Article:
T-Mobile’s crown jewel from its long-fought battle to merge with Sprint was front and center on Tuesday, as T-Mobile CEO Mike Sievert talked up the capabilities the “uncarrier” will get from the 2.5 GHz spectrum.
Sure, T-Mobile launched 5G with its 600 MHz spectrum. But with the Sprint merger, it acquired more than 100 MHz of 2.5 GHz spectrum in top markets across the country. Sprint didn’t fully build it out, and now in the hands of T-Mobile, that spectrum is finally getting a chance to live up to its full potential with 5G.
“This is game-changing,” Sievert said during a UBS event. “And it was a huge part of why we worked so hard to get this merger done, because we knew how it would benefit tens of millions of people and by extension, benefit our business.”
T-Mobile reaches about 270 million people with what it calls its 600 MHz “extended range” 5G. Plans call for covering 100 million people with the 2.5 GHz deployment by the end of this year and to cover 200 million by the end of 2021. It also has millimeter wave spectrum, which it will use to augment capacity in certain areas, but the star of the show is the mid-band spectrum.
“This mid-band buildout, this is the game,” Sievert said. “And we are way ahead of anybody in this area. We plan to stay ahead.”
Of course, the C-band auction just kicked off this week, and that’s where Verizon is expected to acquire its main mid-band spectrum for 5G, but it will take a while for that spectrum to be cleared and used. Analysts peg T-Mobile’s head start in this area to anywhere from 18-24 months.
What’s so game-changing is the capacity and reach that mid-band spectrum provides for 5G. “This is the way that you get very, very high, ultra capacity 5G experiences to people by the millions and tens of millions,” Sievert said. People are going to see an experience much better than LTE – speeds up to 10 times faster, or 300 and 400 Mbps and peaks over 1 Gigabit.
“This isn’t just in little smatterings of certain street corners and when the leaves aren’t out,” he said. “This is across vast swaths of the country.”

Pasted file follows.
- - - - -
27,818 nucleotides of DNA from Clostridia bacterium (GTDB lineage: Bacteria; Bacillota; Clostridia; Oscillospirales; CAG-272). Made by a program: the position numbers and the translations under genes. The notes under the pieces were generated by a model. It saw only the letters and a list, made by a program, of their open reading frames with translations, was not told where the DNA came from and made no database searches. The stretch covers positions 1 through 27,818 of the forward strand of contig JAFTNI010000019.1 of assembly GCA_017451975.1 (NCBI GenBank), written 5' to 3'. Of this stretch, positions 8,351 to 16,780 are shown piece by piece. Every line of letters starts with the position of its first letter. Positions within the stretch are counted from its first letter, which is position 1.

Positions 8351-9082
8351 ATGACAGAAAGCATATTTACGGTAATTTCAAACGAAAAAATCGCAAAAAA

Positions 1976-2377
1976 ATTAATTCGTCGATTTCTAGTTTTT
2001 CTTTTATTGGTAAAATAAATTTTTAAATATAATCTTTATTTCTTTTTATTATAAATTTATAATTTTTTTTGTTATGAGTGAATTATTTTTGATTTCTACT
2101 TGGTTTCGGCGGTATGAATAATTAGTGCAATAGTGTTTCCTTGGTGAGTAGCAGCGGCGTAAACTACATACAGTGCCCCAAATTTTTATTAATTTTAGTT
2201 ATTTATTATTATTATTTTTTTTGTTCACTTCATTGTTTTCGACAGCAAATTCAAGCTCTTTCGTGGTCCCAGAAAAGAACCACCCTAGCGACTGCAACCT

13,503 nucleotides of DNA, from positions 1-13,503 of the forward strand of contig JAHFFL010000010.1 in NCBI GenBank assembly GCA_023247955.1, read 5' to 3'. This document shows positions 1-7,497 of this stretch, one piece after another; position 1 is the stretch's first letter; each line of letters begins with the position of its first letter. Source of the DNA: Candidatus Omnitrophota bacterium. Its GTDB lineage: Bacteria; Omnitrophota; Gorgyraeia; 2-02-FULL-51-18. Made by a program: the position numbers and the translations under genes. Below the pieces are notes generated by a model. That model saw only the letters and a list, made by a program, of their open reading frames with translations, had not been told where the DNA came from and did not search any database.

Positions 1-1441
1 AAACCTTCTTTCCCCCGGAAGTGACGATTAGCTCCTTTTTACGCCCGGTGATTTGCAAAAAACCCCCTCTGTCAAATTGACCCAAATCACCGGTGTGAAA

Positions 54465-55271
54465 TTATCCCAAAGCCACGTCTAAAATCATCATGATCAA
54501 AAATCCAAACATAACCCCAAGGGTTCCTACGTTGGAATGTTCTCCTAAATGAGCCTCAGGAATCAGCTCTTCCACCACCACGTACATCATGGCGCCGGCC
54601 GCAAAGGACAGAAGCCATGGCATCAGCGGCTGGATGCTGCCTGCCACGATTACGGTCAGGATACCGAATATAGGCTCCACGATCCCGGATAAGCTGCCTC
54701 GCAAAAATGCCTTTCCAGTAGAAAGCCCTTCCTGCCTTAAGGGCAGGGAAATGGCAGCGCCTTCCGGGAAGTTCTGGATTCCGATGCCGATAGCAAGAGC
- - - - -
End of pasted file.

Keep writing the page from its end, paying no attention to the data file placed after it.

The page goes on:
Sievert said he couldn’t talk about post-C-band auction dynamics. But he said the company is positioned to lead for the entire 5G era.
Once again, he gave props to Verizon for commanding the lead in the 4G era. “They got out first. They got out best and they stayed ahead on network through the entirety of the 4G era. We worked really hard to catch up, kind of caught them as the era was ending, not in square miles but in overall PoPs and coverage and capacity,” he said.
“In 5G, that's our opportunity. We're starting out way ahead and we intend to lead for the entire era. And not just be the best 5G network in terms of speed and capacity but to be the best network. And we're a pure-play wireless company. And we know that in order to win, we have to have the best and the leading network in this country. And we have to become famous for it, which frankly is even harder because brands are stubborn.”
T-Mobile still intends to offer the best value, he added. The company already gets credit for offering more affordably priced plans, and it doesn’t intend to lose that reputation.
T-Mobile does have some 4G LTE on 2.5 GHz from the legacy Sprint network, but the destination is for it to be all 5G.
T-Mobile continues with its migration of Sprint traffic over to its own network, and some of that work has been done on an isolated basis, but that ramps up in 2021 and 2022. The actual decommissioning of sites will happen mostly in 2022.
The team already has done something similar when it acquired the assets of the prepaid MetroPCS business. Once enough customers are moved over and it can safely handle the traffic, the Sprint legacy sites will get shut down.
“We're trying to move really, really quickly on this because the scale of the benefit is enormous if we're able to execute quickly,” he said.